alexa Time-Dependent Compensatory Responses to Chronic Neuroinflammation in Hippocampus and Brainstem: The Potential Role of Glutamate Neurotransmission | OMICS International | Abstract
ISSN: 2161-0460

Journal of Alzheimers Disease & Parkinsonism
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Research Article

Time-Dependent Compensatory Responses to Chronic Neuroinflammation in Hippocampus and Brainstem: The Potential Role of Glutamate Neurotransmission

Holly M Brothers1, Isabelle Bardou1, Sarah C Hopp3, Yannick Marchalant2, Roxanne M Kaercher1, Sarah M Turner1, Mollie R Mitchem1, Kristina Kigerl3 and Gary L Wenk1*

1Department of Psychology, Ohio State University, Columbus, OH, USA

2NICN, UMR 6184, Universite de la Maditerranee, Marseille, France

3Department of Neuroscience, Ohio State University, Columbus, OH, USA

Corresponding Author:
Gary L Wenk
Department of Psychology
Ohio State University, Columbus
Ohio, USA, 43210
Tel: 614-688-3404
Fax: 614-688-4733
E-mail: [email protected]

Received date: February 27, 2013; Accepted date: March 21, 2013; Published date: March 28, 2013

Citation: Brothers HM, Bardou I, Hopp SC, Marchalant Y, Kaercher RM, et al. (2013) Time-Dependent Compensatory Responses to Chronic Neuroinflammation in Hippocampus and Brainstem: The Potential Role of Glutamate Neurotransmission. J Alzheimers Dis Parkinsonism 3:110. doi:10.4172/2161-0460.1000110

Copyright: © 2013 Brothers HM, et al. This is an open-access article distributed under the terms of the Creative Commons Attribution License, which permits unrestricted use, distribution, and reproduction in any medium, provided the original author and source are credited.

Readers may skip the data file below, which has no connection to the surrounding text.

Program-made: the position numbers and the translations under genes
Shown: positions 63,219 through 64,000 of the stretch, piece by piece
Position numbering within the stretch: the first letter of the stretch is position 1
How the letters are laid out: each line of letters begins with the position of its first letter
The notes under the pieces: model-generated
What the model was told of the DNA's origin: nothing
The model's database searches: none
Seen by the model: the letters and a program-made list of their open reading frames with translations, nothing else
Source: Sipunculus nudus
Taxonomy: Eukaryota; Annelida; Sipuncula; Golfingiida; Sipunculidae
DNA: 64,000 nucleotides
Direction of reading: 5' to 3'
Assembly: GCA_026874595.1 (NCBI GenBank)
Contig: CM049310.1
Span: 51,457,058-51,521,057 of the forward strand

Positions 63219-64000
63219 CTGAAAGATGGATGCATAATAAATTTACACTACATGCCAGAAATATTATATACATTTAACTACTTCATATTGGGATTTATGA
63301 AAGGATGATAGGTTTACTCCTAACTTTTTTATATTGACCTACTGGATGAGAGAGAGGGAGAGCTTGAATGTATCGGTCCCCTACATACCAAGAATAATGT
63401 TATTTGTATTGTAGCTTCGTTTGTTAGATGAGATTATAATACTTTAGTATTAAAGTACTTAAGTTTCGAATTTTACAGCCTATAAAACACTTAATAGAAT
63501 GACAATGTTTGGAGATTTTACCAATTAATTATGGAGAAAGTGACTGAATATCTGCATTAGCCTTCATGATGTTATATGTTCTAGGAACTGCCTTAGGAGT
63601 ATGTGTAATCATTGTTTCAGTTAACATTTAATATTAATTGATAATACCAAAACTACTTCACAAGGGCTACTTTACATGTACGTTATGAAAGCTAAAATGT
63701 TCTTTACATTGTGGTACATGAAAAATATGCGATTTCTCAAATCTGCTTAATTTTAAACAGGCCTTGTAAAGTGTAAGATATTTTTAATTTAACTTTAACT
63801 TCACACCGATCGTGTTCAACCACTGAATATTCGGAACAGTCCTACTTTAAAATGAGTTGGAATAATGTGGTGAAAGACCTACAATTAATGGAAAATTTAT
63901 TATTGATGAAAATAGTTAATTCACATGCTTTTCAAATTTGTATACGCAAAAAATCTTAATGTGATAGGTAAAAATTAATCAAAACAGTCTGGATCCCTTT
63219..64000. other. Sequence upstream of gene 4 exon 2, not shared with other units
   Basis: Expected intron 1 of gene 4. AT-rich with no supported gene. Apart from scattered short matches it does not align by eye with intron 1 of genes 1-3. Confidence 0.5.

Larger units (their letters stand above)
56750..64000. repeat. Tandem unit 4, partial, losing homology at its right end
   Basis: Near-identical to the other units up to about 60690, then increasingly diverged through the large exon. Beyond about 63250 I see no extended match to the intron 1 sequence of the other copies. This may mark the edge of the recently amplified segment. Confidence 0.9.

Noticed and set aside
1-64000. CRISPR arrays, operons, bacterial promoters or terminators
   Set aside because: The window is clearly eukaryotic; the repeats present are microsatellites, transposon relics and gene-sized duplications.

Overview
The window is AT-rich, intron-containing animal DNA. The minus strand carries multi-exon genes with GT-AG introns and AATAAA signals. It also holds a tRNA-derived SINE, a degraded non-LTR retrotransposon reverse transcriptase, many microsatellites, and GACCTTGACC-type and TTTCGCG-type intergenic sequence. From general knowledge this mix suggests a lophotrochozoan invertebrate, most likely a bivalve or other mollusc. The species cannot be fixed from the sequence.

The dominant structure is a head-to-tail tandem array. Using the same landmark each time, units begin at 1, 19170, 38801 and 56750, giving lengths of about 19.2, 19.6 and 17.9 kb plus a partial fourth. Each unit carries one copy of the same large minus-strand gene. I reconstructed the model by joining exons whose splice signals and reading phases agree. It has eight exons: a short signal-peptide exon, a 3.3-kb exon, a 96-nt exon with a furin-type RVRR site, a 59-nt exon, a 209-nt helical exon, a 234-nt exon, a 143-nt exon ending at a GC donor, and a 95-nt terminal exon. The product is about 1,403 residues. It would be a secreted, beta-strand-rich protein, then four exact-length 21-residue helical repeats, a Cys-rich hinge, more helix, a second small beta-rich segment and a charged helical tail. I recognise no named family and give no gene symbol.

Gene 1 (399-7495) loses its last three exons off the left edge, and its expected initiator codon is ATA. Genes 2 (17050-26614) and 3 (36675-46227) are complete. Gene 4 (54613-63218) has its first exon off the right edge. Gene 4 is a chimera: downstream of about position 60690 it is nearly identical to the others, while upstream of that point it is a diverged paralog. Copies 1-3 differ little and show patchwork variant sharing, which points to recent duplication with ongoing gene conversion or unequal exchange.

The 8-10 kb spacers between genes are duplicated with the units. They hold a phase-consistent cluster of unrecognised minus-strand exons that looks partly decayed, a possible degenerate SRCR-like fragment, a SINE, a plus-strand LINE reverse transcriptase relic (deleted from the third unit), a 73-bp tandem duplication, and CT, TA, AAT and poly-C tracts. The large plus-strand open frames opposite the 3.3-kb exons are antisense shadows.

Abstract

Chronic neuroinflammation is characteristic of neurodegenerative diseases and is present during very early stages, yet significant pathology and behavioral deficits do not manifest until advanced age. We investigated the consequences of experimentally-induced chronic neuroinflammation within the hippocampus and brainstem of young (4 mo) F-344 rats. Lipopolysaccharide (LPS) was infused continuously into the IVth ventricle for 2, 4 or 8 weeks. The number of MHC II immunoreactive microglia in the brain continued to increase throughout the infusion period. In contrast, performance in the Morris water maze was impaired after 4 weeks but recovered by 8 weeks. Likewise, a transient loss of tyrosine hydroxylase immunoreactivity in the substantia nigra and locus coeruleus was observed after 2 weeks, but returned to control levels by 4 weeks of continuous LPS infusion. These data suggest that direct activation of microglia is sufficient to drive, but not sustain, spatial memory impairment and a decrease
in tyrosine hydroxylase production in young rats. Our previous studies suggest that chronic neuroinflammation elevates extracellular glutamate and that this elevation underlies the spatial memory impairment. In the current study, increased levels of GLT1 and SNAP25 in the hippocampus  corresponded with the resolution of performance deficit. Increased expression of SNAP25 is consistent with reduced glutamate release from axonal terminals while increased GLT1 is consistent with enhanced clearance of extracellular glutamate. These data demonstrate the capacity of the brain to compensate for the presence of chronic neuroinflammation, despite continued activation of
microglia, through changes in the regulation of the glutamatergic system.

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